"Gardening is about enjoying the smell of things growing in the soil, getting dirty without feeling guilty, and generally taking the time to soak up a little peace and serenity. " ~Lindley Karstens

Tuesday, July 13, 2010

A Glimpse of A Chinese Community Landscape

It only has one week left for my three week vacation in China, and I finally found a way to connect to blogspot. I would like to make a quick post to give you a flavor of China :)

The first place we went was the hometown for both my husband and I.  It is a middle-sized city named "Wuxi", and located in Jiangsu province, east of China, about  one and half hours drive to one of biggest cities, Shanghai. We have taken kids to visit several local sceneries, which I am sure I will write more in the future posts.

Today, I want to post some pictures I took in one community where my in-laws live.  My in-laws live in a condo unit on the fifth floor of a 33 story tall building, which is located in a gated community.  Since the only outdoor space is the balcony, my in-laws don't have much plants in their house, but I am very impressed with the landscape in their community.

This community is located at riverside.  Willow trees, a very popular tree in this area, were planted along the river side.  I just love the weeping effect of the willow trees, especially when they touch the water surface.  Until today, I still have a soft spot for the willow trees.  Maybe I should try to find a couple of them to grow in my Florida backyard along the river.

Part of of the community fence  is made by bamboos.  Outside of the fence is decorated by stones and different ground covers.  In Florida, stones are very expensive gardening material, but you can see they use them so generously here.

This is the center park of the community.  Chinese people, especially for those who have retired, love to do the morning exercise in a park.  So this place is naturally becoming a good exercise place for the residents.  When I took these pictures in the early morning, I saw lots of people walking their dogs as well.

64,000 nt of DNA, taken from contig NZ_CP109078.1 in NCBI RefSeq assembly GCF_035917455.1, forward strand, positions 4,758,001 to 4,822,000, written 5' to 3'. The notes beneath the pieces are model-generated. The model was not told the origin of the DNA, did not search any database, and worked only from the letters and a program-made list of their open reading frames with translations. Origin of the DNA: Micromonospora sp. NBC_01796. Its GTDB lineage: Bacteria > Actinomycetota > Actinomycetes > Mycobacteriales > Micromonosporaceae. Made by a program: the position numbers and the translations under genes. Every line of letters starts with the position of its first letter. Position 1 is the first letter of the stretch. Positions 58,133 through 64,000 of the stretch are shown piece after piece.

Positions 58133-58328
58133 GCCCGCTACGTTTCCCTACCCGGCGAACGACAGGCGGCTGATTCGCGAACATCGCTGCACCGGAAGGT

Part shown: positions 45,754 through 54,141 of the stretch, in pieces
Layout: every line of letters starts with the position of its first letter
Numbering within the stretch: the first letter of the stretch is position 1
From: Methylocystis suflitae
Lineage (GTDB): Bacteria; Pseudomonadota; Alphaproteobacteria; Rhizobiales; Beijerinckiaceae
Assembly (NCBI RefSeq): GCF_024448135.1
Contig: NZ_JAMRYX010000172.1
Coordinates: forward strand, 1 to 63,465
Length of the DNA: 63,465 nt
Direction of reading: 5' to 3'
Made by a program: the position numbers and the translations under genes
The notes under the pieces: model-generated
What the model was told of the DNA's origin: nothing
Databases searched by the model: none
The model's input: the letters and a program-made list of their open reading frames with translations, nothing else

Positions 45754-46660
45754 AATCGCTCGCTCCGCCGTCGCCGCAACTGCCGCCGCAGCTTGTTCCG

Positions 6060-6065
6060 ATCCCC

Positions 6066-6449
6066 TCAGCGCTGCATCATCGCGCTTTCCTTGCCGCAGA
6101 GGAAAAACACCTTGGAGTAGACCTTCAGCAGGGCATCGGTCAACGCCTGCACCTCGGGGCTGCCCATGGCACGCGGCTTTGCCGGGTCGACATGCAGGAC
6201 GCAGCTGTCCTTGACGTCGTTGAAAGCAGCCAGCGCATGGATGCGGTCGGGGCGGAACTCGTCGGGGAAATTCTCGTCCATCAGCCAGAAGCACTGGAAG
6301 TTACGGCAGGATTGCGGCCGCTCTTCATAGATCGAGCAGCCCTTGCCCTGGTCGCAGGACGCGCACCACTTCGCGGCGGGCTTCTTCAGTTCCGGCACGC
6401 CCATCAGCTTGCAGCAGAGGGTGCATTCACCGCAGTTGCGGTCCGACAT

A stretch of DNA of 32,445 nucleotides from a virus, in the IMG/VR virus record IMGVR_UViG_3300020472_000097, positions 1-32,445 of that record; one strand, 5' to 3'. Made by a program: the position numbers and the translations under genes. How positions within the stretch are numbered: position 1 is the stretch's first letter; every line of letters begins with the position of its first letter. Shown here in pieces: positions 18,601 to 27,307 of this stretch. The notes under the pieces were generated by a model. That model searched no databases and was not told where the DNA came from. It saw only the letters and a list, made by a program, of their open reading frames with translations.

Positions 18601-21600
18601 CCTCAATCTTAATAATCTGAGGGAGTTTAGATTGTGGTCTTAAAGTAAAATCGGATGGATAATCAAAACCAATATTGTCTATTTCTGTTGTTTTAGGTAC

Not sure what is the name of this flower...Is this some kind of hibiscus? It grows as a small tree (see the right side of the above picture), and can be seen everywhere in this community.

This garden has those typical Southern Chinese garden features: Gazebos, pergola, stones, water, bridges, Koi pond with fish, water lily and lotus flowers.

Golden fish is very often seen in Chinese water garden.

Some plants we also can grow in Florida, and some we can not, like the Japanese maple trees.

Summer is the season for Lotus flowers and water lilies...

Again, we can see the willow trees were planted by the pond.

I can imagine what a pretty scene is when the wisteria climbing on the pegola blooms in spring...

Walking around the community, You can tell that the landscape designer really paid lots of attention to the detail everywhere.

This path is between two buildings, and is created by black bricks and forms fish bone pattern.

Morning glories are climbing on the bamboo fences...

This path is also between the buildings, but this one is paved by pebble stones that create different patterns.  Some people love to walking on the pebble stones with bare feet as the exercise because Chinese people believe the foot massage by the stones is good for the health.


This is the entrance of the underground parking garage.  Love the usage of the bamboo here...

This is the outdoor parking spot.  Isn't it pretty when covered by the grass?  It is much easier to the eyes than the plain concrete parking spot. 

The landscape also are on different layers. On the middle level deck, can you see a lady in red shirt?  She was playing Chinese TaiChi.  This is a very popular exercise among the Chinese people.  

Hypericum patulum thumb (the one with yellow flowers in the front) is used as border plant. 

I don't remember I saw this plant before. Its shape kind of reminds me of the princess flowers (Tibouchina lepidota ) that I lost.
Hypericum patulum thumb
Chinese common name: 金丝梅 (Golden thread plum blossom)
Hope you enjoyed this glimpse of the Chinese garden.  Although this community garden is not big, it does reflect some Chinese Garden style, and it is a very important part of regular Chinese people's everyday life. 

I have taken lots of pictures when visiting different places in China.  I will show you more of the China in the future posts after I return to US.